Peter Sherman LaViolette1, Alex D. Cohen1, Scott D. Rand2, Wade Mueller3, Kathleen M. Schmainda1,2
1Biophysics, Medical College of Wisconsin, Milwaukee, WI, USA; 2Radiology, Medical College of Wisconsin, Milwaukee, WI, USA; 3Neurosurgery, Medical College of Wisconsin, Milwaukee, WI, USA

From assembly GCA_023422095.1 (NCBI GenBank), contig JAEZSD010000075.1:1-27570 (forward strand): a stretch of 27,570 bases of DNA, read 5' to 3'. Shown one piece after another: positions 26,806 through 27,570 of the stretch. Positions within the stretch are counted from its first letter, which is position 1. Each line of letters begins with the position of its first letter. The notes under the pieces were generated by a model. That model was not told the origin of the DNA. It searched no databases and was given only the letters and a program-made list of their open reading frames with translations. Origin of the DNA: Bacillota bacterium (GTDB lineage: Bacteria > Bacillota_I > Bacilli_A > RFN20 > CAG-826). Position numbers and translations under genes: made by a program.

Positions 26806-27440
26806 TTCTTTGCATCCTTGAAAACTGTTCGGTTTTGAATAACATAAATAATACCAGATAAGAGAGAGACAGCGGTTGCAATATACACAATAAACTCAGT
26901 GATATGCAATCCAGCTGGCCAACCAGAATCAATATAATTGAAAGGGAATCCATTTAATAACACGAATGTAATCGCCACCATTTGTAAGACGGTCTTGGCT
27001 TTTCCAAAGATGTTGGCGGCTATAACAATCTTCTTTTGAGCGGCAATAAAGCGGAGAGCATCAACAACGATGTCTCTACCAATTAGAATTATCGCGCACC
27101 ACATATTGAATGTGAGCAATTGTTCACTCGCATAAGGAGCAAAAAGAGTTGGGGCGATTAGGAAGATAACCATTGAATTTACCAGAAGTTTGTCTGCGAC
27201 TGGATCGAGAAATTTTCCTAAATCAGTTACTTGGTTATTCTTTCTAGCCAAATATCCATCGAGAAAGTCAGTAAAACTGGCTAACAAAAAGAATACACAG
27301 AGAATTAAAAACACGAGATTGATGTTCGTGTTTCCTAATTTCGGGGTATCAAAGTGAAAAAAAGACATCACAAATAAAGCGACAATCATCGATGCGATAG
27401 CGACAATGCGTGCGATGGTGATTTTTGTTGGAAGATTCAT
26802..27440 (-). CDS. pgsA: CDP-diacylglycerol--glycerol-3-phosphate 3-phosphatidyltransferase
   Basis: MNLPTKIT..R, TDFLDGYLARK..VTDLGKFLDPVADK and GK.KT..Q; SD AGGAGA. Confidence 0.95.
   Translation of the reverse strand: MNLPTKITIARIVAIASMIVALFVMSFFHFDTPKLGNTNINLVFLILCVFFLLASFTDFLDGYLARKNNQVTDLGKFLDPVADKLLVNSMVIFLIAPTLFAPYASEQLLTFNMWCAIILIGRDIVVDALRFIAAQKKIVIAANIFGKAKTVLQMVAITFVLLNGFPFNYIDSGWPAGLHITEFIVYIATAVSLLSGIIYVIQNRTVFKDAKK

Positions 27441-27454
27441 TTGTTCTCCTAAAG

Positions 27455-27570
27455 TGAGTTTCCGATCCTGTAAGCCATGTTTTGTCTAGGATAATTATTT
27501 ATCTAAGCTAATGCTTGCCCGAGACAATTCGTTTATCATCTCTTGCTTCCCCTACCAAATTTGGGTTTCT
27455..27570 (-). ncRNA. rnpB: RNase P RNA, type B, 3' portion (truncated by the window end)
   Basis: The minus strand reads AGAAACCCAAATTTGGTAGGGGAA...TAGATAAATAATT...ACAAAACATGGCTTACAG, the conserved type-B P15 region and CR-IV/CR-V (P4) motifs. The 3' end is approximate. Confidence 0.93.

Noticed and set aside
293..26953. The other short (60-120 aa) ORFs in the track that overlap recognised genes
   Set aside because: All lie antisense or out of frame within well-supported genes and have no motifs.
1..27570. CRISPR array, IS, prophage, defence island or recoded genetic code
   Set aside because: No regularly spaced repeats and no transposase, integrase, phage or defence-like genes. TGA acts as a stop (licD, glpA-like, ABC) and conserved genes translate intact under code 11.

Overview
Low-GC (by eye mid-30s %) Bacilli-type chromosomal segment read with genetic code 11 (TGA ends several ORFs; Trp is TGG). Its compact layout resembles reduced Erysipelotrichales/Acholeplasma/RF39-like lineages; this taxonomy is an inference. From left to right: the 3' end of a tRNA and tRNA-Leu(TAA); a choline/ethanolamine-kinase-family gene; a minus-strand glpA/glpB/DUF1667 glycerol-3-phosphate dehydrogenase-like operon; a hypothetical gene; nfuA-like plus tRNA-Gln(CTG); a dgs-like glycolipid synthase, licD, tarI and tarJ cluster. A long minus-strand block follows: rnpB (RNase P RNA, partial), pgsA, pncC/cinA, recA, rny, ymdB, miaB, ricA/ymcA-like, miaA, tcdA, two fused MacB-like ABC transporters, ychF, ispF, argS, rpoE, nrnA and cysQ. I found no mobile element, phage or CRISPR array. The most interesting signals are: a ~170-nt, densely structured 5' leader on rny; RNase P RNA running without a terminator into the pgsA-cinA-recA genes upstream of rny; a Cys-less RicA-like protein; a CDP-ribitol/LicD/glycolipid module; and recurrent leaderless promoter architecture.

It is well known that tumor growth beyond a size of about 2 mm requires the development of its own blood vessels, a process termed angiogenesis. While physiologic angiogenesis, such as that occurs with wound healing, results in the formation of well-ordered mature vessels, pathologic angiogenesis such as that observed with tumors, results in the formation of chaotic and immature vessels. It is therefore not surprising that the resulting tumor perfusion patterns are likewise altered. We hypothesized that application of ICA (independent component analysis) to DSC-MRI signals would provide a new approach for distinguishing tumor from normal tissue, thus demonstrating the potential to serve as a novel biomarker to predict response to anti-angiogenic drugs thought to normalize tumor vasculature.